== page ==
Plastic deformation of micron-scale crystalline solids exhibits stress-strain curves with significant sample-to-sample variations. It is a pertinent question if this variability is purely random or to some extent predictable. Here we show, by employing machine learning techniques such as regression neural networks and support vector machines that deformation predictability evolves with strain and crystal size. Using data from discrete dislocations dynamics simulations, the machine learning models are trained to infer the mapping from features of the pre-existing dislocation configuration to the stress-strain curves. The predictability vs strain relation is non-monotonic and exhibits a system size effect: larger systems are more predictable. Stochastic deformation avalanches give rise to fundamental limits of deformation predictability for intermediate strains. However, the large-strain deformation dynamics of the samples can be predicted surprisingly well.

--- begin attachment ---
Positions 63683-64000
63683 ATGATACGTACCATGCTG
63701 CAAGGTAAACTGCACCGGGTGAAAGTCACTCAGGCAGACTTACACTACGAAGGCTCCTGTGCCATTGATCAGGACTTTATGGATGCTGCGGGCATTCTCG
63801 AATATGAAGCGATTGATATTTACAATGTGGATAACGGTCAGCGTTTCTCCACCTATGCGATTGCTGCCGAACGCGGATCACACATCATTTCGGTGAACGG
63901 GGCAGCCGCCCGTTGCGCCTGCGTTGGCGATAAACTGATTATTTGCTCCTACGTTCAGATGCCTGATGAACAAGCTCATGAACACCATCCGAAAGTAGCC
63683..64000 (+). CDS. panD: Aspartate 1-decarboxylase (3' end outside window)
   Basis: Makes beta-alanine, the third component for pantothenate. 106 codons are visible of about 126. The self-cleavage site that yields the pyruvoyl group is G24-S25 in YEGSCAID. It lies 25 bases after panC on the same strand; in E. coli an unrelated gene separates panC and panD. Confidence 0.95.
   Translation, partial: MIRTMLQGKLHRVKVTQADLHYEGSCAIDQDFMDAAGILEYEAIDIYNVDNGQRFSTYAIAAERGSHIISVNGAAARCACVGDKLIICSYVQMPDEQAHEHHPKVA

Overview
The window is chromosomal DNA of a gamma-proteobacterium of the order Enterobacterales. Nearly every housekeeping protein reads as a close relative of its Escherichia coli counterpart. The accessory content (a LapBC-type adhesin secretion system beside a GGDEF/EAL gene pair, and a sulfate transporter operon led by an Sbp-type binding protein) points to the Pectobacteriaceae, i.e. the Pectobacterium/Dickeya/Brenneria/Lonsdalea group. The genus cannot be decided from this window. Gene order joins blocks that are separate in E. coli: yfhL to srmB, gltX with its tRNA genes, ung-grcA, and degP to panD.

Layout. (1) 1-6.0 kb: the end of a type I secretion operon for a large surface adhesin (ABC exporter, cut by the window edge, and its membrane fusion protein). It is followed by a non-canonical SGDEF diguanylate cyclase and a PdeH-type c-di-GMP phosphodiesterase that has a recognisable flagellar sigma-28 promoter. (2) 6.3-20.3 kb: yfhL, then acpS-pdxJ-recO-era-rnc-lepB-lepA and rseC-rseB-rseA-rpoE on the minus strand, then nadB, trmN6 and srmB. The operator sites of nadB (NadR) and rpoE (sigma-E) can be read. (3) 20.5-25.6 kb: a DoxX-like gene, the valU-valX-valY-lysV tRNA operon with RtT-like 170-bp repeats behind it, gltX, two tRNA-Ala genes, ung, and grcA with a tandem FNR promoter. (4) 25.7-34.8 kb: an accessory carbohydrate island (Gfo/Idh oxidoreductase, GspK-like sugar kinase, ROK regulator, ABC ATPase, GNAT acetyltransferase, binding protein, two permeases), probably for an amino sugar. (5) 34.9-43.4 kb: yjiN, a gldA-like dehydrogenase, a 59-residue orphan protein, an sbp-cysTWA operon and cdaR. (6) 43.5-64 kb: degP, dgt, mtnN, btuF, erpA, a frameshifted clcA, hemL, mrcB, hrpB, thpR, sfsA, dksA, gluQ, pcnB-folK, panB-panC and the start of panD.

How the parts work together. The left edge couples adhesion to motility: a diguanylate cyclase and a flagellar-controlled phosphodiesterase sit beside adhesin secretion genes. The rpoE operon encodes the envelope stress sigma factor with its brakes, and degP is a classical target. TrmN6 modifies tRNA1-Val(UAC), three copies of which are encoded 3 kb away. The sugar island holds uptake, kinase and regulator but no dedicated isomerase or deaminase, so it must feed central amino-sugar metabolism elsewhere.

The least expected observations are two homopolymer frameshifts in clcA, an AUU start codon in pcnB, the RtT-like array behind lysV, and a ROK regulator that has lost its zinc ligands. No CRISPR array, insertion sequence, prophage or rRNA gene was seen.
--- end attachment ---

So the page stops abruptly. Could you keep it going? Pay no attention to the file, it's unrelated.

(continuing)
Publication forum classification
- Publication forum level 3
ASJC Scopus subject areas
- Biochemistry, Genetics and Molecular Biology(all)
- Physics and Astronomy(all)